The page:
By partnering with officers who routinely investigated these cases, we developed training and education which shifted law enforcement's response to identifying youth appropriately, disrupting practices that led to the adultification of exploited and trafficked minors, victim blaming, and targeting the real perpetrators through demand efforts. We trained 3400+ officers in 51 counties through 2011.
youthSpark shifted ourfocus to reaching potential victims as early as possible, creating Georgia'sfirst early intervention program in partnership with Juvenile Court. Our VoicesProgram still operates today for girls in need of community-based service inFulton County and we have since used this early intervention framework tocreate programs for boys and LGBTQ+ youth in our Center.
Through the support of our generous donors, we officially cut the ribbon on our Youth Services Center inside Fulton County Juvenile Court on the 2nd floor. The newly designed space allows us to serve more youth and offer basic care items, including toiletries, clothings, and more, through the boutique-style Dream Closet. The Center also provides access to food, computers, a small library, and a resource information wall. Specialized weekly group sessions are held in the Center's Opportunity Room, equipped with a state of the art interactive Smart Board, journaling and vision boarding supplies, karaoke machine!Take a virtual tour
In partnership with Georgia Equality, youthSpark launched the Court's very first training focusing on LGBTQ+ youth. Upon being accepted into Georgetown University's Center for Juvenile Justice Reform Fellowship program, we began to analyze and understand how we can create systemic change. Our four-year capstone project offers a roadmap for evidence-based policies and practices to cultivate a fair, inclusive, and respectful culture in the justice system. This includes a multi-year assessment of LGBTQ+ inclusivity and implementation of non-discrimination policies and trainings for court staff/partners, helping kids identify allies and safe-spaces, and community-based alternatives to incarceration.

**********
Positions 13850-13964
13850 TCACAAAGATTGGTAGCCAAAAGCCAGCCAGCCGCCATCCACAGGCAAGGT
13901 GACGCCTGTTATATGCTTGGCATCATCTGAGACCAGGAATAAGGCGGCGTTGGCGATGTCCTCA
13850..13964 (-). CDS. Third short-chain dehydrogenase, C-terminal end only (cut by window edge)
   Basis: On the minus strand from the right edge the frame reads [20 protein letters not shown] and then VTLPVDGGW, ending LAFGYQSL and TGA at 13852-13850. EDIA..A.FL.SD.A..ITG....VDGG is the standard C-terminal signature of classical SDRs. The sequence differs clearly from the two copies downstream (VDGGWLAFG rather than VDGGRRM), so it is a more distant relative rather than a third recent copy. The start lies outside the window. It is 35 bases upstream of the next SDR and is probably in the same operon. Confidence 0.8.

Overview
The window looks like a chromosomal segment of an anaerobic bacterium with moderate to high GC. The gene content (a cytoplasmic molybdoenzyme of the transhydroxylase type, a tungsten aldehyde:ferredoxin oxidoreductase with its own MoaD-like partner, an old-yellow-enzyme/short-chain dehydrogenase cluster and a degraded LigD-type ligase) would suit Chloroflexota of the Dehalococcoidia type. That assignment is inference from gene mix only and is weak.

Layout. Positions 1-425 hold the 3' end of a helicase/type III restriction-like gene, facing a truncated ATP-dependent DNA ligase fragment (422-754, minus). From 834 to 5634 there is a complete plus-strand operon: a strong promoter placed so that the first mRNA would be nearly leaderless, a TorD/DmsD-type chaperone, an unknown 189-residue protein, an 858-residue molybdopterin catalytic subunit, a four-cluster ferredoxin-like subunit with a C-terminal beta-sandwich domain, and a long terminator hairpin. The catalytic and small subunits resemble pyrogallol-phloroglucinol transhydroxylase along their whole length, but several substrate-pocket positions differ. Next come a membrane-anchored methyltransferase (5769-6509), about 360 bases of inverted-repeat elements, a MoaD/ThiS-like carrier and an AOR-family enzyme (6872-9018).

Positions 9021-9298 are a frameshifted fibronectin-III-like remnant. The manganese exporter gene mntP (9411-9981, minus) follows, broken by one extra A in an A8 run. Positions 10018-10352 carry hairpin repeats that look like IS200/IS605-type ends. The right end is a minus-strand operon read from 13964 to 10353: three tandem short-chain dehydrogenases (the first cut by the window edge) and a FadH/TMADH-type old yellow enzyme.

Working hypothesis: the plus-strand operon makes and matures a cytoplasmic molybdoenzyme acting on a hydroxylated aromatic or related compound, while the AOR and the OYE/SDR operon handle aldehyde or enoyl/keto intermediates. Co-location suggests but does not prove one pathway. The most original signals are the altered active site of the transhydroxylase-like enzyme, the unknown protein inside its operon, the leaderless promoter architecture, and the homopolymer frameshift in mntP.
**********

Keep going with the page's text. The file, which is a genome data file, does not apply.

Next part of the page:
Jennifer Swain is one of the driving forces of youthSpark. She oversees the organization and leads strategic development, administration, and services implementation at youthSpark. For almost 13 years, she has served in several executive capacities, including youthSpark’s Deputy Director, where she led the design and vision of the agency's early intervention model and the Youth Services Center.
She offers training and technical assistance to various groups to address proactive responses youth sexual exploitation, including presentations to local and national conferences on best practices and advocacy initiatives.
Jennifer is a founding member of the Georgia Statewide Trafficking Task Force—formerly serving as the Chair for the Keeping At-Risk Youth Safe work group. She routinely provides expert witness testimony in trafficking cases. In 2018, she was named the City of Atlanta's first "Amazing Atlantan" under Mayor Keisha Lance Bottoms highlighting nonprofit leaders in Atlanta working to make a difference in the community.